The online travel service that used to infuriate some penny-pinching potential vacationers is now making Wall Street nod in agreement. Now that Priceline.com has embraced a more traditional portal approach to go along with its travel bidding service, the company is appealing to both the no-nonsense traveler and the one looking to jump through hoops for a discounted rate.

The success is evident in the company's March quarter result, with gross bookings up 47% over last year's showing. Priceline is also raising its 2006 profit guidance. Backing out stock-based compensation, depreciation, and amortization charges, Priceline is expecting to earn between $1.60 to $1.70 per share this year. On that basis, the dozen Wall Street analysts tracking the company figured that it would be good for only $1.58 per share in profitability.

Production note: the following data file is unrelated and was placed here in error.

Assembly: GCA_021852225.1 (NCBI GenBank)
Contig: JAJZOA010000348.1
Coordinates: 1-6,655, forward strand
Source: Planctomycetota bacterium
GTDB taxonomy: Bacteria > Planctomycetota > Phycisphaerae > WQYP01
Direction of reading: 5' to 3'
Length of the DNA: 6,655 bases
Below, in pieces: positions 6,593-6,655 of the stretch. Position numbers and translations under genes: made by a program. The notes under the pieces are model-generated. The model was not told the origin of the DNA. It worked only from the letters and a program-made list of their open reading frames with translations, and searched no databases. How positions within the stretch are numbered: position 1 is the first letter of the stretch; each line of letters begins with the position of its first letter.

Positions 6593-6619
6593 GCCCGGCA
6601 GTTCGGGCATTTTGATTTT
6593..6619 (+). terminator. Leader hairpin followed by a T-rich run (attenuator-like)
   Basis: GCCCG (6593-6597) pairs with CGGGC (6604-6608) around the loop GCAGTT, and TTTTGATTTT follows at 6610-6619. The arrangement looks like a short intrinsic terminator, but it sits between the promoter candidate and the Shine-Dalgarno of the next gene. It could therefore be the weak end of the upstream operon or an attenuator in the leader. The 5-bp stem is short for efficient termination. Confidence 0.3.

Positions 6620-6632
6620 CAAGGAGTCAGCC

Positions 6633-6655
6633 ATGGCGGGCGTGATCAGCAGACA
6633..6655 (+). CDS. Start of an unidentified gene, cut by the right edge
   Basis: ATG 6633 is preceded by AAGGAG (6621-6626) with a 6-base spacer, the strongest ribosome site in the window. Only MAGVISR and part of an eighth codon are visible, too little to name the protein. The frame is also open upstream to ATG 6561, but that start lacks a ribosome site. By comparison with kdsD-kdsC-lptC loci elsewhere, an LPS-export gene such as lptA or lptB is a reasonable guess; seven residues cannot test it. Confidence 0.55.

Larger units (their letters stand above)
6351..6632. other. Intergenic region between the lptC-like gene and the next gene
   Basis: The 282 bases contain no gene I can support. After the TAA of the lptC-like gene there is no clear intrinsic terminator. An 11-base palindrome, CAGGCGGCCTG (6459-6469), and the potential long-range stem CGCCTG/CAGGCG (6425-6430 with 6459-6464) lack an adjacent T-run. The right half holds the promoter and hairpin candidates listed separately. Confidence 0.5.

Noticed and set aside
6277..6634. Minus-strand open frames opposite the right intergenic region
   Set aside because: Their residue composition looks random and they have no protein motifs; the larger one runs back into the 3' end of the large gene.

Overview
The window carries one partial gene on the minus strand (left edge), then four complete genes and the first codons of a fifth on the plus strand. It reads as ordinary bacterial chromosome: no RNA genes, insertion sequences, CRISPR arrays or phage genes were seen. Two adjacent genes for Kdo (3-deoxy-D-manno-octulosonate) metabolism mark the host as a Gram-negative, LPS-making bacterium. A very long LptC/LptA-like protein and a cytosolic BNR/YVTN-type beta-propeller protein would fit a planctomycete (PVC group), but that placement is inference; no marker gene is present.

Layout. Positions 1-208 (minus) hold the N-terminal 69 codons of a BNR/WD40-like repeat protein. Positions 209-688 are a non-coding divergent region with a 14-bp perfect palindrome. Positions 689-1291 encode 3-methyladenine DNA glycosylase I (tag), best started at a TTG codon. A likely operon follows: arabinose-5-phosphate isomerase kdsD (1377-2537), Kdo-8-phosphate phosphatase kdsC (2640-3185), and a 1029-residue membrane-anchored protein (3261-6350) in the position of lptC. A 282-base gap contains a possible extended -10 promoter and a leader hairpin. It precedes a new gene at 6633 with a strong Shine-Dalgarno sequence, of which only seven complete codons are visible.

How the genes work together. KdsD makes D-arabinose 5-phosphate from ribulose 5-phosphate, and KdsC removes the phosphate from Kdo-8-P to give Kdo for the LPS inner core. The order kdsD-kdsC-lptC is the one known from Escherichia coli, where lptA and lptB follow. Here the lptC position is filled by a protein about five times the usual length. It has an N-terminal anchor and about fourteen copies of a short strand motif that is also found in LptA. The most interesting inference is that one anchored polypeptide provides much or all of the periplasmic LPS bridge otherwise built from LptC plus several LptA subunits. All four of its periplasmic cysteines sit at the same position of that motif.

Was salvation really as easy as a renovated website? Not exactly. The dynamics of the new Priceline are apparent as you work your way down the income statement. Merchant revenue was lower, but agency revenue more than doubled. Online advertising costs also more than doubled, as the company made an aggressive attempt to stand out in the crowded field of mainstream portals like Sabre's Travelocity, Expedia, and Cendant's Orbitz.

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